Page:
Canadian Prime Minister Justin Trudeau will be up for re-election in October 2019 when his country goes to the polls. In an interview for the Netflix show Patriot Act with Hasan Minhaj, Trudeau was questioned about his policies on climate change, Quebec’s controversial secularism law, arms sales, and a corruption scandal that has marred his prime ministership.
Trudeau is a vastly popular world leader, known widely for his efforts towards “ensuring a gender-balanced cabinet, welcoming over a 100,000 refugees into Canada, lifting over 2% of Canada’s population out of poverty, and making climate change one of his signature issues”.
Trudeau’s popularity, however, is sliding because of a corruption scandal that has hit his cabinet. In 2015, Canada’s intelligence agency charged an engineering company called SNC-Lavalin with corruption and fraud for allegedly bribing Libyan officials. In 2019, Canada’s Attorney-General Jody Wilson-Raybould testified that Trudeau and his staff pressured her to help SNC avoid criminal prosecution.
Canada’s ethics watchdog ruled that Trudeau violated the Conflict of Interest Act, and the prime minister said that he eventually “assumed responsibility for everything that happened in the office”, but, at the same time, “cannot apologise for standing up for Canadian jobs”. Owing to the allegations, Trudeau’s approval ratings slid from 65% in September 2016 all the way to 32% in July 2019.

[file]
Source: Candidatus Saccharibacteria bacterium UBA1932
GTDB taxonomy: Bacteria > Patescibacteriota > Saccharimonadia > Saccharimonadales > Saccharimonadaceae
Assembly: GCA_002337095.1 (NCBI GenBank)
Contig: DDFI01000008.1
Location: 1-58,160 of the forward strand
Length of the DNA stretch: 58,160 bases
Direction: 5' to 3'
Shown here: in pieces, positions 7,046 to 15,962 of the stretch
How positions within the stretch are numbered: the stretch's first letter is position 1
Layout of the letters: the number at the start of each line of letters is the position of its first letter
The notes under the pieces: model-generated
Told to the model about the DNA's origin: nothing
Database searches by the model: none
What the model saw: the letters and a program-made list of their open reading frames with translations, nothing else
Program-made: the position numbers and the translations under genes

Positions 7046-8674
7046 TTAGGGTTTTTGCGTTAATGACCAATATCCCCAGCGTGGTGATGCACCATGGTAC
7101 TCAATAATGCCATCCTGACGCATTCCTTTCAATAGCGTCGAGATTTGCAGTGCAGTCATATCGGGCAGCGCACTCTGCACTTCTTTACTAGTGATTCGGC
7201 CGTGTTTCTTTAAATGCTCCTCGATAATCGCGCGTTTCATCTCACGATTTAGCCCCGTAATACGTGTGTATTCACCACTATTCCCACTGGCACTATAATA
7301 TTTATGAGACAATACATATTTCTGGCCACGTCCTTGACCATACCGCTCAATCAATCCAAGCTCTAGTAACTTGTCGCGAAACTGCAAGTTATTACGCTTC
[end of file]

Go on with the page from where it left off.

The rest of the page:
Minhaj and Trudeau also discussed the trans-mountain pipeline, and how it contradicts the statements that the Canadian prime minister has made about protecting the environment and fighting climate change. Answering Minhaj’s query on how the new pipeline fits his climate narrative, Trudeau said, “Alternative to transfer of oil by a modern pipeline is transfer of oil by railway or trucks. Our society continues to need oil, so we are putting all our profits from the trans-mountain pipeline into transition towards cleaner energy.”
The episode, which essentially focusses on the “two sides of Canada”, also explores how the country maintains a peaceful stand and takes credit for inventing the concept of United Nations peacekeeping forces, but sells arms to Saudi Arabia and other countries.